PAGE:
TSMC is the latest chapter in Arizona’s ascent to become the place for new semiconductor investments. Across the Valley in Chandler, Intel — whose first Arizona manufacturing facility went online in 1980 — is adding another two fabs to its Ocotillo campus at a cost of $20 billion.
With the development of the Taiwan Semiconductor Manufacturing Co. Ltd.’s new facility in north Phoenix, Arizona Technology Council CEO Steve Zylstra joins others throughout Arizona who offer greetings to a significant addition to the state’s growing technology community.
The 2021 Governor’s Celebration of Innovation will honor visionaries, innovators and future leaders making critical contributions to technology, bioscience and education. More than 750 of the state’s business leaders are expected to pay tribute Oct. 13 to Arizona’s technology innovation and leadership. In addition to a theatre-style awards ceremony, the evening will include networking, entertainment, a strolling dinner and a Tech Showcase. We introduce you to the winners and finalists.
Tucson-based company Applied Energetics is continually innovating the research and development of high-performance lasers, high-voltage electronics, state-of-the-art optical systems and integrated directed energy systems through lasting connections with The University of Arizona. Applied Energetics has an ongoing, multi-year partnership with both faculty and staff, ensuring access to premier researchers and resources from the university.
The grant awarded to Northern Arizona University Assistant Professor Mike Gowanlock also will support development of a new undergraduate course that teaches parallel computing, ensuring that graduates of NAU’s computer science undergraduate program have the skills needed to exploit future generation computer systems.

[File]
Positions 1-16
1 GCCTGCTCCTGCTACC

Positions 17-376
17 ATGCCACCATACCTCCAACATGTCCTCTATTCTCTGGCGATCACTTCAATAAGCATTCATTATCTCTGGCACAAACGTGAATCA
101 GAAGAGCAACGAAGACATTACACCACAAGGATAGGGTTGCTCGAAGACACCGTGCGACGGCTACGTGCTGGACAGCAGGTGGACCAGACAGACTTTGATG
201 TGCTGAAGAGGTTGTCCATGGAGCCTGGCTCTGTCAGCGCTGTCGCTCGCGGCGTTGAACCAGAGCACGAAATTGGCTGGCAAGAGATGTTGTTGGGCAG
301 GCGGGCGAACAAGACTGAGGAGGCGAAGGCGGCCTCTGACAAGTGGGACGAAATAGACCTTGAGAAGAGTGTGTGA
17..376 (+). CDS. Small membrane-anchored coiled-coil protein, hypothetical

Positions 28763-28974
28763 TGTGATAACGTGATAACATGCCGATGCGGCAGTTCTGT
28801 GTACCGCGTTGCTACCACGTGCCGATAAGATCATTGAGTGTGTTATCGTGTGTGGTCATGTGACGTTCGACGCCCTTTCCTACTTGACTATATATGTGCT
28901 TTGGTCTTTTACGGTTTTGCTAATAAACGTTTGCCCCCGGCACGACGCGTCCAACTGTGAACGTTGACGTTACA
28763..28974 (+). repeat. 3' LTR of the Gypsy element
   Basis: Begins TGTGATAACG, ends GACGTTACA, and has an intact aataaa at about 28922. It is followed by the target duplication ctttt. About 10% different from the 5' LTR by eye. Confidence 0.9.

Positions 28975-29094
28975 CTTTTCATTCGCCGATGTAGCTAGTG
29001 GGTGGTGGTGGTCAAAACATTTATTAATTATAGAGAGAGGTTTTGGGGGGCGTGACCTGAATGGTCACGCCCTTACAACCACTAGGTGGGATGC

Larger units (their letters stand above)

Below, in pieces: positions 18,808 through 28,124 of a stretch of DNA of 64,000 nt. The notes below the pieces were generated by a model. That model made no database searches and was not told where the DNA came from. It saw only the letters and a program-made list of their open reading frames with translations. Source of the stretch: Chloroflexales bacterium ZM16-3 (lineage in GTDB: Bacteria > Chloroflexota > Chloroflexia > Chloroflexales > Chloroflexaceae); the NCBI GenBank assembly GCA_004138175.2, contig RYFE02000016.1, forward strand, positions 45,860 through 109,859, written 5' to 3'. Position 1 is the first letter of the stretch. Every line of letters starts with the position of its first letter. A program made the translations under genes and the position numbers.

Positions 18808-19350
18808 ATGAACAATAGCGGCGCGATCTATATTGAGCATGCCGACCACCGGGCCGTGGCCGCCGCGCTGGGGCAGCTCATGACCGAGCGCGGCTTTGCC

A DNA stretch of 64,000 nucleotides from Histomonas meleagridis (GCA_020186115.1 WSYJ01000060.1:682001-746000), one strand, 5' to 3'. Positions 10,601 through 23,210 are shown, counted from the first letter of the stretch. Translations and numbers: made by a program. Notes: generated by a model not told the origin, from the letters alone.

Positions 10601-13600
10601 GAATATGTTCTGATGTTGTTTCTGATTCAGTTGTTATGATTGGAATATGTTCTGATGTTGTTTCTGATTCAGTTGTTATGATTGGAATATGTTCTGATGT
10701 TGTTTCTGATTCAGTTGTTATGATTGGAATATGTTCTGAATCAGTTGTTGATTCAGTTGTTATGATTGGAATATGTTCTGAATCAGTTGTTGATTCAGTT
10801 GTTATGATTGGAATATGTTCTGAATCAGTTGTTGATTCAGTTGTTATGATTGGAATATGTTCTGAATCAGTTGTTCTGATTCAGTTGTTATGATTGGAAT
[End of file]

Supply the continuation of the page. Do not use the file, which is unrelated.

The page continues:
Companies are seeing that if you’re not leveraging multiple sources for your components, it could come back to haunt you. As a distributor, that’s where customers have come to rely on Avnet. Across the industry, companies of all sizes are looking to reengineer their supply chains, taking advantage of insights obtained from data and market intelligence to get greater visibility across the entire product lifecycle.
The semiconductor industry is developing rapidly, and equipping new engineers to succeed in such a dynamic environment is a challenge for any educational institution. Meeting that challenge is the purpose of a new Certificate in Semiconductor Processing program at the Fulton Schools. Launched during the fall 2020 academic term, the 15-credit, graduate-level course framework provides professional training in multiple aspects of chip production.
Arizona’s history with semiconductors goes back to the 1950s when Motorola began developing and testing some of the earliest transistors on the market. Since then, additional industry leaders to establish operations in the state include TSMC, Microchip, onsemi (formerly ON Semiconductor) NXP, Qualcomm, Benchmark Electronics, Texas Instruments and more.